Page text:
The Reading Room

James Madison and Disobedience in the Public Interest

James Madison’s most radical proposal in The Federalist No. 51 was grounded in personal experience, even though he didn’t say so. Madison used a magisterial writing style, like all the authors who wrote the various Federalist Papers under the pen name Publius. He did not cite specific occurrences; only generalities such as “experience has taught mankind”. But his views were shaped by years in the rough and tumble of Colonial politics.
In the Federalist No. 51, Madison states the need for checks and balances in the proposed Constitution “to control the abuses of government”. He calls for checks and balances not only among the Legislative, Executive and Judicial branches, and between the two chambers of the legislature, but also among the offices within each branch and even among individuals working in those offices:
“We see it particularly displayed in all the subordinate distributions of power; where the constant aim is, to divide and arrange the several offices in such a manner as that each may be a check on the other; that the private interest of every individual may be a sentinel over the public rights.”
Where did Madison get the radical idea that an individual employed in a subordinate office of the government should serve as a sentinel over the public rights, rather than merely obeying his superiors? He had seen it happen.
Madison was elected to the Continental Congress in 1779, during the nascent nation’s first whistleblower scandal. Ten members of the Continental Navy had signed a complaint to the Marine Committee of the Congress accusing the commander of the Navy, Commodore Esek Hopkins, of misdeeds that included treating prisoners “in the most inhuman and barbarous manner.” Congress investigated, suspended Hopkins from command, and later dismissed him from the service of the United States. Hopkins retaliated against the whistleblowers. He sued them for libel in a Rhode Island court, although only two of the ten were found in Rhode Island and brought to trial. Congress helped the whistleblowers. It voted to send them attested copies of all its records related to the Esek Hopkins investigation, for use in their defense. On May 22, 1779, Congress voted to reimburse the whistleblowers for the cost of their legal defense. Ten months later, Congress appointed James Madison to its Board of Admiralty, so he was doubtless fully informed about the recently concluded Navy whistleblower scandal.
After the revolution was won and the Constitution was adopted, Madison and the other members of the First United States Congress wrestled with the particulars of empowering individual government employees to be “sentinel over the public rights”. Workers who disobey their superiors might be opposing an abuse of power or implementing an innovation that the hierarchy will not. But disobedient workers might harm the public out of ignorance or selfishness, and the public cannot hold officials accountable for performance if the officials do not have power over their workforce.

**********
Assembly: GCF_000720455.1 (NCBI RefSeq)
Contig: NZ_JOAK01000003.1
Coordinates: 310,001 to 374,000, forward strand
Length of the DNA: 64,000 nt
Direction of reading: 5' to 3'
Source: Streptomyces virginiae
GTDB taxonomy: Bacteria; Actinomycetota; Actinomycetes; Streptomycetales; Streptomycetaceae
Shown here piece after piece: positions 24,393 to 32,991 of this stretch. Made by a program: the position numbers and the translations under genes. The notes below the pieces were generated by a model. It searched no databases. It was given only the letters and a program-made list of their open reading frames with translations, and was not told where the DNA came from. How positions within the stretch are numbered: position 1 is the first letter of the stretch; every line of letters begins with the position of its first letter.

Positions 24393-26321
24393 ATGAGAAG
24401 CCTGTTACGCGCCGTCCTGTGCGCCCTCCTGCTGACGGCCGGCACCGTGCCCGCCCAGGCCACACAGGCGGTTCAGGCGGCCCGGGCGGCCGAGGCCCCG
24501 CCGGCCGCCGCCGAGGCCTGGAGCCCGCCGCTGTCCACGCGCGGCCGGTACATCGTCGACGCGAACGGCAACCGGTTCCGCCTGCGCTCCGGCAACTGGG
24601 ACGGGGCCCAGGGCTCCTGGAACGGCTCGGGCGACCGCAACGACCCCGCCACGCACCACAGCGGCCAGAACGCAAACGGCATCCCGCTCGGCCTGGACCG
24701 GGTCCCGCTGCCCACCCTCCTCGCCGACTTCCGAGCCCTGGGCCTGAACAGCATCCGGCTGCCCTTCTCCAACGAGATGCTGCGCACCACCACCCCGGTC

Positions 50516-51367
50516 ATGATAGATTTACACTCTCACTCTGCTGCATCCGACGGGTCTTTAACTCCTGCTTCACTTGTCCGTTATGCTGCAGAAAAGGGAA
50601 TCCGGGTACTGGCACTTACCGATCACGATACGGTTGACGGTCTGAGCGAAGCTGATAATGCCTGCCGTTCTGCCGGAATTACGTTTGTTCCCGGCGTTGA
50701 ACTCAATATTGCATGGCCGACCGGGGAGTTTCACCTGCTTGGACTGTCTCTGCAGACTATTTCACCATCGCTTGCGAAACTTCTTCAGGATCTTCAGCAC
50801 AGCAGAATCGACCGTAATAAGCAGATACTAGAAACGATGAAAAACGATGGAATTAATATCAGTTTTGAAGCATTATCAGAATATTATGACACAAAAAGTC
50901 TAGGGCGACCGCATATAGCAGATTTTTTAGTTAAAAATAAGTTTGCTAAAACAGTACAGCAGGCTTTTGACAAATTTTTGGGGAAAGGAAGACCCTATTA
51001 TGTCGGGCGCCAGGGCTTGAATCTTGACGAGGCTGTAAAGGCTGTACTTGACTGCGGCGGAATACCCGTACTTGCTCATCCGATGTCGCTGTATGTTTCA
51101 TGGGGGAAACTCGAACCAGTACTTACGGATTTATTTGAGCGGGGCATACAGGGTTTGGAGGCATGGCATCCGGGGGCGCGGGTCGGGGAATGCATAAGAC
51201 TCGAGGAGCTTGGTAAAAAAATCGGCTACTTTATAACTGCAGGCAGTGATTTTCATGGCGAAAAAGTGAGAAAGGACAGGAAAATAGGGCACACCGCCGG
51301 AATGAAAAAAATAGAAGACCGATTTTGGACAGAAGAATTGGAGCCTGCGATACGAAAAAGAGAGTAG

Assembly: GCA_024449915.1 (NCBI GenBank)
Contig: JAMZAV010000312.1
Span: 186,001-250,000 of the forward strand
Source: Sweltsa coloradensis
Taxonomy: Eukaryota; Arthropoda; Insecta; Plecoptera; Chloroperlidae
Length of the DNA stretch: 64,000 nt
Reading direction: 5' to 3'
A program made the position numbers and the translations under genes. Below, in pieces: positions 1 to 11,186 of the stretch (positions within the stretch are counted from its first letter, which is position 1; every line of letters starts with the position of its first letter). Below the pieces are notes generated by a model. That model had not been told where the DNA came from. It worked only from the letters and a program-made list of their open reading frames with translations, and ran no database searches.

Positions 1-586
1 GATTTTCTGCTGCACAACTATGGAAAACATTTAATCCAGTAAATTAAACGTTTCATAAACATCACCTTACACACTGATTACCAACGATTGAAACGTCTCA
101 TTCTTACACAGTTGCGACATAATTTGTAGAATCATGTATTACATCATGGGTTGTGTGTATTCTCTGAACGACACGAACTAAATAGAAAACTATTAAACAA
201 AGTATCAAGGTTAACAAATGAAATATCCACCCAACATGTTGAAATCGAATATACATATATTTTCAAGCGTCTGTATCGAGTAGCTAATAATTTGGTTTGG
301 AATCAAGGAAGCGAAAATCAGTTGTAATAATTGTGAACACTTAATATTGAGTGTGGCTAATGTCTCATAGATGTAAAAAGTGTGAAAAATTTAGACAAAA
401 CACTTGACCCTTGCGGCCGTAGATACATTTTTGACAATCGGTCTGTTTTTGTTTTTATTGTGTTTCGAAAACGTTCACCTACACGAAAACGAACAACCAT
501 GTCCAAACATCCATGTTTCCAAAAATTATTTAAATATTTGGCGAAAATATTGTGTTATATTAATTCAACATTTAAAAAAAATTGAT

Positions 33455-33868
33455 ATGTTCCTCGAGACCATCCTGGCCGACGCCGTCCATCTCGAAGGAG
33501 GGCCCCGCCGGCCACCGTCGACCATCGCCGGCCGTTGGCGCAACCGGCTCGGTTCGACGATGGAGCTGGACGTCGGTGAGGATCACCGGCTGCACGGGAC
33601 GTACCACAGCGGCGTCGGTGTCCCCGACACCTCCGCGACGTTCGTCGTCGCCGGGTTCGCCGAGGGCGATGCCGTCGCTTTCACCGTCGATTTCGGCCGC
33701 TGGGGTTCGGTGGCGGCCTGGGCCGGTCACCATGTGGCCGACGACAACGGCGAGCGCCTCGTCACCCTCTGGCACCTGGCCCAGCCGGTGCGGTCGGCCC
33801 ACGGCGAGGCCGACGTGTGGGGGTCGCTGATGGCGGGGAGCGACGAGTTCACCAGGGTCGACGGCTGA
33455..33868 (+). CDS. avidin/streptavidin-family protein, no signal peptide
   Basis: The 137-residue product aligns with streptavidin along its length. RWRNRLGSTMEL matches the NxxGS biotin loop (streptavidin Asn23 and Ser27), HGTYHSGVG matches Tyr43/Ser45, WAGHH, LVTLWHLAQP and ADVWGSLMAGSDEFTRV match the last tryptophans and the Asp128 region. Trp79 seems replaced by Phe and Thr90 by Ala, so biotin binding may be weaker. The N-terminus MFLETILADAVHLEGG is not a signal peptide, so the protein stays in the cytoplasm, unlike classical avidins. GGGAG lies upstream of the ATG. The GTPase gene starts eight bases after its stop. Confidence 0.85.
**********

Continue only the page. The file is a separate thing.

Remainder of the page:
On the side of empowering workers, the First U.S. Congress required even some low-level government employees to be nominated by the President and confirmed by the Senate; for example, clerks who recorded receipt of registration certificates from ships importing goods, Thus, these workers did not owe their jobs to any one official, and were responsible to the government as a whole rather than a single political patron. But on the side of giving political officials more control, Madison supported legislation that allowed the President to unilaterally fire the Secretary of Foreign Affairs (precursor to the Secretary of State) which set a precedent that gave the President more control over the “subordinate offices” of government.
As government grew it became impractical to require lower-level employees to be nominated and confirmed, so laws were passed empowering the President and department heads to hire employees unilaterally. That resulted in a spoils system in which government workers were hired and fired based on loyalty to the party in power. The resulting corruption and incompetence led to a series of laws requiring appointment and dismissal of government employees by “merit” principles such as competitive examinations. These protections were gradually strengthened and applied to more government workers, until the Carter Administration. President Carter’s Civil Service Reform Act of 1978 ended the Civil Service Commission as an independent agency. It also converted the top grades of civil servants to a Senior Executive Service whose members have less protection against retaliation by their political appointee superiors. (This history is described in detail by Schroth.)
The most recent incarnation of this issue is the proposal to move many federal employees to a new “Schedule F” that would have no protection against being fired for dissent. It is couched as a remedy to shadow government obstructing the policies of elected Presidents, but it would prevent government employees from fulfilling the role Madison assigned them as “sentinel over the public rights”.